Third Party Consultation as a Method of Intergroup and International Conflict Resolution
The ubiquitous phenomenon of intergroup conflict has a built-in tendency to escalate, as indicated in the eclectic model and as substantiated by a host of research results documented in the preceding chapters. Human limitations and fallibilities in perception and cognition lend themselves to misperceptions, cognitive errors, and self-fulfilling expectations that feed the conflict spiral of mistrust, threat, and counterthreat. The competitive and ethnocentric tendencies of cohesive and threatened groups feed decision making and constituent pressure that support contentious and escalatory tactics. For purposes of either defense or aggression, win-lose approaches to handling conflict are often reciprocated as conflicts move to new and ever more destructive levels of intensity. As indicated in the high intensity system state of the eclectic model, the parties become locked into inadequate communication and interaction, and counterproductive dispute resolution. At this point, parties are usually unable and unwilling to search seriously and effectively for alternative means to de-escalate and resolve their conflict. Even if one party does consider a unilateral move toward cooperation, it is immediately constrained by fear of exploitation, which, given the situation, is not unrealistic. If both parties attempt cooperative moves, existing perceptions and entrenched styles of interaction fueled by suspicion and hostility make it difficult if not impossible to maintain deescalation. It is for these reasons that the intervention of a third party is often necessary to initiate de-escalation and mutual interaction toward resolution in situations of intense intergroup and international conflict.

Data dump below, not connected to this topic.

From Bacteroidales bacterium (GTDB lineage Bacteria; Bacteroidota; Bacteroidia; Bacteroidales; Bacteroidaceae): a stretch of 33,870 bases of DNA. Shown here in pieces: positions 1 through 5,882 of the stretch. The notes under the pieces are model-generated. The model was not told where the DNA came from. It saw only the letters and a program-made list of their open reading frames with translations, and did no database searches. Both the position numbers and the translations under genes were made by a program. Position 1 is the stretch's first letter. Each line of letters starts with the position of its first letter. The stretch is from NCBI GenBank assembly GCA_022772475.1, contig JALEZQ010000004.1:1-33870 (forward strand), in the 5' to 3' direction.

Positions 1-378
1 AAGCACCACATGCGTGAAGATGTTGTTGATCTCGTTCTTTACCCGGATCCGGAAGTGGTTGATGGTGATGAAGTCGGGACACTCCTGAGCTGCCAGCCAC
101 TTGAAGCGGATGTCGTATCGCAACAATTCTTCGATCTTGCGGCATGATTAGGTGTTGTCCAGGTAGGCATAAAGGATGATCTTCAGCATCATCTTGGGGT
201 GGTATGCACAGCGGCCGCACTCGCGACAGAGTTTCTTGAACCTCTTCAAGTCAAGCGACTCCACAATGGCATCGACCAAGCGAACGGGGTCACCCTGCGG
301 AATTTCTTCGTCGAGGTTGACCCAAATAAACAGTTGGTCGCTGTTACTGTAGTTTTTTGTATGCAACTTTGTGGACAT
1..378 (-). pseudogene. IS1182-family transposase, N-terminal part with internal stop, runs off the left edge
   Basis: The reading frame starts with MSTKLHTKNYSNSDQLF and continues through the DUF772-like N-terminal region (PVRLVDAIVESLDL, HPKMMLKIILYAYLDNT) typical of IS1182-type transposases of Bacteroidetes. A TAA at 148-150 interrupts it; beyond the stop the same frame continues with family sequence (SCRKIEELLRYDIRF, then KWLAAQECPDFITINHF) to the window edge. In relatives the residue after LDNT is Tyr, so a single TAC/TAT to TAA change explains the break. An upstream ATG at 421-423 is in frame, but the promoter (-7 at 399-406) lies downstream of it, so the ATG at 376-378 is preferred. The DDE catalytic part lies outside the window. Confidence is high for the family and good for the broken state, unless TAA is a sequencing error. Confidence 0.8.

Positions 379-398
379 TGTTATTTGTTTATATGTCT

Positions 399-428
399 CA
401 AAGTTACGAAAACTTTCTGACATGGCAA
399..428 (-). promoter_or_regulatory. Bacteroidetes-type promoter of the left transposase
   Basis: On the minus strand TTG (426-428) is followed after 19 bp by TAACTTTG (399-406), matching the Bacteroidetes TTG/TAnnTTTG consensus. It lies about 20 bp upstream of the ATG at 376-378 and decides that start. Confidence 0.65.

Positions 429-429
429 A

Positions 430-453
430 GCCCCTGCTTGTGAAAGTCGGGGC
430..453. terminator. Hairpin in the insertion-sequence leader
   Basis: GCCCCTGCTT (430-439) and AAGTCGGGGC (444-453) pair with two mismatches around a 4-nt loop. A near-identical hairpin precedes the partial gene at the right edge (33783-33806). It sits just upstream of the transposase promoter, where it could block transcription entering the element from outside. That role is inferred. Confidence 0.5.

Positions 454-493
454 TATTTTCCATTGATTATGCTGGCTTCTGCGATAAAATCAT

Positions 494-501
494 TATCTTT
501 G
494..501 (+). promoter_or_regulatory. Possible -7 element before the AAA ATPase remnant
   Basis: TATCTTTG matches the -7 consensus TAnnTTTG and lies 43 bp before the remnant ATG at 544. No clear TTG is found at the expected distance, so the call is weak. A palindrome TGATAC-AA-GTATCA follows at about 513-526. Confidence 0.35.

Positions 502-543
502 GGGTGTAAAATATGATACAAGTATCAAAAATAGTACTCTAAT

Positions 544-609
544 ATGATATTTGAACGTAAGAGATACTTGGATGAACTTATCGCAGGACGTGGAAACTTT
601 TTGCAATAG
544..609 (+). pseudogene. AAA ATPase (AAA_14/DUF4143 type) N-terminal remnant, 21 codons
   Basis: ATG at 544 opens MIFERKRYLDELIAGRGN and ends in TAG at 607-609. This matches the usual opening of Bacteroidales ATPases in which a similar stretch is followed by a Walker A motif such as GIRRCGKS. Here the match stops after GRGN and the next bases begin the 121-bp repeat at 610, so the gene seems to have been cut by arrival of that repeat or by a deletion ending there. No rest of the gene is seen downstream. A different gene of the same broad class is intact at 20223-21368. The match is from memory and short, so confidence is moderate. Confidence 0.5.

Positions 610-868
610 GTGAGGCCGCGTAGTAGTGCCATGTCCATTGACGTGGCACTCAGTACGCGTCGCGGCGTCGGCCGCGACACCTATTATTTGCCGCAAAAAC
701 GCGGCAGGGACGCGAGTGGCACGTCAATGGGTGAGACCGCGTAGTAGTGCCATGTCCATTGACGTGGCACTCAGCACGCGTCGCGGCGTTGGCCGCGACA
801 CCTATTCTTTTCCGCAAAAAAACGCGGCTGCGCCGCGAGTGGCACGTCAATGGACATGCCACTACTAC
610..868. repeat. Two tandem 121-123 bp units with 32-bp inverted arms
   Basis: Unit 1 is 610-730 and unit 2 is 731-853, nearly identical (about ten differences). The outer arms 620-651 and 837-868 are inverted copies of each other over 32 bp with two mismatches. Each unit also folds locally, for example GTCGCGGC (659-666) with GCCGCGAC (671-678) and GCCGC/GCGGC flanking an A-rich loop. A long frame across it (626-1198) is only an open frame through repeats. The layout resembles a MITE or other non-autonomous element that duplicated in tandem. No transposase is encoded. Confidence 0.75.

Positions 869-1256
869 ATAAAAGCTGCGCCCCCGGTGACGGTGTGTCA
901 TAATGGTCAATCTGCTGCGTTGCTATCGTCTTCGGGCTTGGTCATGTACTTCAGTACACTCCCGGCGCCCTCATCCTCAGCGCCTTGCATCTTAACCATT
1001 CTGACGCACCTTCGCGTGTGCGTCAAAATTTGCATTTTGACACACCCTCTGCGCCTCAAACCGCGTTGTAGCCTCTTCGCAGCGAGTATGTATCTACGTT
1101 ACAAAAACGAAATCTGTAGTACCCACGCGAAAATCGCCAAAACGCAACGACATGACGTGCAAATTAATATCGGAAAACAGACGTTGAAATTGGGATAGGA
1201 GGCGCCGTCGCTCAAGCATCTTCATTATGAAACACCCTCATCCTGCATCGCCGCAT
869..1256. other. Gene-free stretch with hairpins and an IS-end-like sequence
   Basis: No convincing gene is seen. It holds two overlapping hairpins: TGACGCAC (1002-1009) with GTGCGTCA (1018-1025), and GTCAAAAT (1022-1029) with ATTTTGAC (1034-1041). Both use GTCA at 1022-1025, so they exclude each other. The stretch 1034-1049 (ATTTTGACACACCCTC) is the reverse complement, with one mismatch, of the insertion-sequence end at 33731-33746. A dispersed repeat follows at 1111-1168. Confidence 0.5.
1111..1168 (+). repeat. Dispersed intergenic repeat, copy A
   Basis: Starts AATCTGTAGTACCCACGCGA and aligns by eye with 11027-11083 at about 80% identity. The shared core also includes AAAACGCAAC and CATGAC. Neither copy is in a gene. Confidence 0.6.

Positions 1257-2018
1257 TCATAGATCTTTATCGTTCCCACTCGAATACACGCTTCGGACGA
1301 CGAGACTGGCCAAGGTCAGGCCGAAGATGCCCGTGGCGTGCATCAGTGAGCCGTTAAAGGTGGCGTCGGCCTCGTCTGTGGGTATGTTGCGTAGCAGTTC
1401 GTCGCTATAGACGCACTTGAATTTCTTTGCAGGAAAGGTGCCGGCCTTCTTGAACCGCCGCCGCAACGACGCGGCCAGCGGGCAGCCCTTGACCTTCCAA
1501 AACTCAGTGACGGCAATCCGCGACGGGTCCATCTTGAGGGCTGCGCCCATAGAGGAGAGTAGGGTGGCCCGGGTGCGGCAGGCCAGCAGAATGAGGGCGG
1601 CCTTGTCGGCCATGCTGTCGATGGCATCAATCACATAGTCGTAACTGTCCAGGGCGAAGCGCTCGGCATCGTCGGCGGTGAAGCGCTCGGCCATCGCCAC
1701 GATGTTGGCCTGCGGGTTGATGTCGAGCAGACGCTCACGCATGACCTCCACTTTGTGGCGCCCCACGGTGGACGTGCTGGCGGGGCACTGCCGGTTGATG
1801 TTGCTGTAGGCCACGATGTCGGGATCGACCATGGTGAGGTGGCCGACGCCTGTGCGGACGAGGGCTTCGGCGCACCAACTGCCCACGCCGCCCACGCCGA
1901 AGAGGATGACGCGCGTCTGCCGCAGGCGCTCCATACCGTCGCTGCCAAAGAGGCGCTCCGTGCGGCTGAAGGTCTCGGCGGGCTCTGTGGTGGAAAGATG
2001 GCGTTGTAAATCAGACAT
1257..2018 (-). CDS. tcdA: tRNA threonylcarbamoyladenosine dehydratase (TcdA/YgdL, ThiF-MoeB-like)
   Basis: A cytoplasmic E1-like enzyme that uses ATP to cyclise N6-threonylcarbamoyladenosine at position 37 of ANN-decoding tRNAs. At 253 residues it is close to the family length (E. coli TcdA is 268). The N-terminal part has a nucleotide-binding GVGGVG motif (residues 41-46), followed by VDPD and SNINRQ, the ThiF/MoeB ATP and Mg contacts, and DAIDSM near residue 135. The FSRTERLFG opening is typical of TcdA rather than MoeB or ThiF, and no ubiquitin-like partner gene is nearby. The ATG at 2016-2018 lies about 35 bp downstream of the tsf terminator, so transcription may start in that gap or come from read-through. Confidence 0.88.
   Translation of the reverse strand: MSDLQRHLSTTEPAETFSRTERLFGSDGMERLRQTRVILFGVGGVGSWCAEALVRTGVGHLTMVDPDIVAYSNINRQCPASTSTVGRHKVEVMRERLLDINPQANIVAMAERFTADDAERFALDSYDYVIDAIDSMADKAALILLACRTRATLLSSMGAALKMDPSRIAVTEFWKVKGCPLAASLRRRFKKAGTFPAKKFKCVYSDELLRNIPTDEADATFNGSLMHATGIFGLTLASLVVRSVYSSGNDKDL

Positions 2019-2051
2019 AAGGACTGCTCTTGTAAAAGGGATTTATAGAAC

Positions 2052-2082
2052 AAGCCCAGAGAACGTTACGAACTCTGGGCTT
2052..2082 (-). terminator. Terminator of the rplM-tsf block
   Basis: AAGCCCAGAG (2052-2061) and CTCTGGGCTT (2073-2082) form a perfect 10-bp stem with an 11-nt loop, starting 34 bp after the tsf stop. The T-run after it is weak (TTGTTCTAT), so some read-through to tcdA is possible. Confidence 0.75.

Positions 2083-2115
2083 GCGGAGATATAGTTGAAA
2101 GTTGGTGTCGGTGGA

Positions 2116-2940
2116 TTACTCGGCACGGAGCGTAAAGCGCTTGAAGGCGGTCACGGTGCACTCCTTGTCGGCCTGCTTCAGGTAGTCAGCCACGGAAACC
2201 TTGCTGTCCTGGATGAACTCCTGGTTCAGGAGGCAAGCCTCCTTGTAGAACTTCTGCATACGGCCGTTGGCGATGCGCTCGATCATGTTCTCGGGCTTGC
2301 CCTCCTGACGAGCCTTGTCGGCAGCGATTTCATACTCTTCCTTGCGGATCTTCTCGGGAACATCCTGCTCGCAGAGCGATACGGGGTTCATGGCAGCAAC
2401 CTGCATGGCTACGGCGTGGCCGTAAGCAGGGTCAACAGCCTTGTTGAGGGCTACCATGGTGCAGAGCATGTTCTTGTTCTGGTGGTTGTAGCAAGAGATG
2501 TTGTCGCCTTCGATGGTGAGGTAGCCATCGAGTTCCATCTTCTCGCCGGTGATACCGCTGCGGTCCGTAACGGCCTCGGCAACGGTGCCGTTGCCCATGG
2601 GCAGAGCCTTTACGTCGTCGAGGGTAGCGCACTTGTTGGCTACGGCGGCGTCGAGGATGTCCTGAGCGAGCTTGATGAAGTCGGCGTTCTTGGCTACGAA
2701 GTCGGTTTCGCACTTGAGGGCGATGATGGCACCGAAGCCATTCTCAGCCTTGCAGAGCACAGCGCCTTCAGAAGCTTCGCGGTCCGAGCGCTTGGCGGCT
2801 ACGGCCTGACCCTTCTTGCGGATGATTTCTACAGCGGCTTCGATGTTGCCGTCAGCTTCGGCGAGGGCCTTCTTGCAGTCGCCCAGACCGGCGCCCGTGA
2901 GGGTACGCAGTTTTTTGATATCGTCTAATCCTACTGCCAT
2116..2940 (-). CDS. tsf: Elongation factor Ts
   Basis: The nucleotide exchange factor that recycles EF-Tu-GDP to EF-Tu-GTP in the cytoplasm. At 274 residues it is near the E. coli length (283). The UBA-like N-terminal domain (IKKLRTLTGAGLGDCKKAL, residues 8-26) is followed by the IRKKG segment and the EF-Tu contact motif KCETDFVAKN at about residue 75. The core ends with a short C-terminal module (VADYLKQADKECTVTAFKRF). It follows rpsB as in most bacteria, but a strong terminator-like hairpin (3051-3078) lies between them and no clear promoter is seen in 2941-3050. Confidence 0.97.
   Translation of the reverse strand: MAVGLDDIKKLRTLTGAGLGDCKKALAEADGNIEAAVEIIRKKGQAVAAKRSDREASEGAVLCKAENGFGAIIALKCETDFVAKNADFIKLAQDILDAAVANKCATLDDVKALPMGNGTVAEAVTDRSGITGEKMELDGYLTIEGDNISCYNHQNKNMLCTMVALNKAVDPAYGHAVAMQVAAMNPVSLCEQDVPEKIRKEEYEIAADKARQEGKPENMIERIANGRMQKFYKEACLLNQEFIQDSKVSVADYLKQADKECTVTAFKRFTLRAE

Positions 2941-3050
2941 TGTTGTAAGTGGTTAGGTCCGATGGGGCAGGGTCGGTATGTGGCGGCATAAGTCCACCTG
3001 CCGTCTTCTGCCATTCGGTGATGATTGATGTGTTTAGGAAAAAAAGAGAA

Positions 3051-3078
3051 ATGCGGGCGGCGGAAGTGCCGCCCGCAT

KeywordsConflict Resolution Contingency Approach Intergroup Contact Conflict Analysis Intergroup Relationship
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